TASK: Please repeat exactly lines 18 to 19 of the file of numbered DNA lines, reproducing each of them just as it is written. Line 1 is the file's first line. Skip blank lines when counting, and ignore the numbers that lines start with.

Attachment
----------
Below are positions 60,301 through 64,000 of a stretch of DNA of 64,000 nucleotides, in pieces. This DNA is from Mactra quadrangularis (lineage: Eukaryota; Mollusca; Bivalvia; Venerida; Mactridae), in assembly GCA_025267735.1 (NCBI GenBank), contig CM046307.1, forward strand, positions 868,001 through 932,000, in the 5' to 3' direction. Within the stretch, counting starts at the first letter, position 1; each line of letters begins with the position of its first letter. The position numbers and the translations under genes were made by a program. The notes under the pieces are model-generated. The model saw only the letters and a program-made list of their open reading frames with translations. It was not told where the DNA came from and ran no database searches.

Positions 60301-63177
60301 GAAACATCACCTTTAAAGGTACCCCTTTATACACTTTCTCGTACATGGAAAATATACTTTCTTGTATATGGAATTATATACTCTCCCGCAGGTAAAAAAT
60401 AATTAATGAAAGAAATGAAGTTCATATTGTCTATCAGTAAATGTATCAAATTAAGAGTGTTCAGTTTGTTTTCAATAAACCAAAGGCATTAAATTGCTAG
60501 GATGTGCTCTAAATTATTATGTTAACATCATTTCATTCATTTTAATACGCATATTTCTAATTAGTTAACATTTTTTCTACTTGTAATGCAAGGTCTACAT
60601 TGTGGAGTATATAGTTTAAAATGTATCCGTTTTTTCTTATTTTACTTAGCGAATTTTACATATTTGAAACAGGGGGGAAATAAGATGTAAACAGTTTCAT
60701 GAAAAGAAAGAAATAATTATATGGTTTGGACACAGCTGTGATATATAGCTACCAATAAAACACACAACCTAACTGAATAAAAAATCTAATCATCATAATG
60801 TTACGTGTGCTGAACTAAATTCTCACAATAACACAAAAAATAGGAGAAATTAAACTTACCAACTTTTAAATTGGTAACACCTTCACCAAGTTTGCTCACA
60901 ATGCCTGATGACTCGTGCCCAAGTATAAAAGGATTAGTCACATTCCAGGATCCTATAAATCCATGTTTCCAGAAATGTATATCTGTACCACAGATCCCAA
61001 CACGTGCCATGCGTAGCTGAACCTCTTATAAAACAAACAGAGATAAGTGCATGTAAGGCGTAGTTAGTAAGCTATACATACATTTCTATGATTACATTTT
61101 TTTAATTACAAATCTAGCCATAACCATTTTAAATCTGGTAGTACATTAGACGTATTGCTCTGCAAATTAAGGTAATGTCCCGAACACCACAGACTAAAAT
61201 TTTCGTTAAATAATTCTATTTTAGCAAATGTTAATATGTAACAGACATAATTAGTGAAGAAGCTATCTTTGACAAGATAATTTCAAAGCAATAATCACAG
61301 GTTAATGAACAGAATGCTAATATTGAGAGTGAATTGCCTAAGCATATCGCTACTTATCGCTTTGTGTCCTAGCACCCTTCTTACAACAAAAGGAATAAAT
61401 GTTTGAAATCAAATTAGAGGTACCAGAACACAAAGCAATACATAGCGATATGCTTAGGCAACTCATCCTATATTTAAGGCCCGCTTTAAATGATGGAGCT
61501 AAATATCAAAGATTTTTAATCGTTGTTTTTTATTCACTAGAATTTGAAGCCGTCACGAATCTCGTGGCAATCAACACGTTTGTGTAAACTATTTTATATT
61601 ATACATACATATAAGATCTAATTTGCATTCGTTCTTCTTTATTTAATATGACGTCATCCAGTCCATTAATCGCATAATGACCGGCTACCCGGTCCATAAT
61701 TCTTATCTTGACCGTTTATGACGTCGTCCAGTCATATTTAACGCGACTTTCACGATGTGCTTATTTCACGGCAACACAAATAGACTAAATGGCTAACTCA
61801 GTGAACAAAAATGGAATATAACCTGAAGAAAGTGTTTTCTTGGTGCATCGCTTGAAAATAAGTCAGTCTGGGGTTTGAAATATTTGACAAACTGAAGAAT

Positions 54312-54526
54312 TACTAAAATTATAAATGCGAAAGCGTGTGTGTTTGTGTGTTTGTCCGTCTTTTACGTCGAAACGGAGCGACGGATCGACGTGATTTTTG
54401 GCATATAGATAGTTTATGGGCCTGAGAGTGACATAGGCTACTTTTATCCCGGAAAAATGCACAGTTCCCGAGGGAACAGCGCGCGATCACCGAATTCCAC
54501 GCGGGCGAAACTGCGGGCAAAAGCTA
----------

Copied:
61801 GTGAACAAAAATGGAATATAACCTGAAGAAAGTGTTTTCTTGGTGCATCGCTTGAAAATAAGTCAGTCTGGGGTTTGAAATATTTGACAAACTGAAGAAT

Positions 54312-54526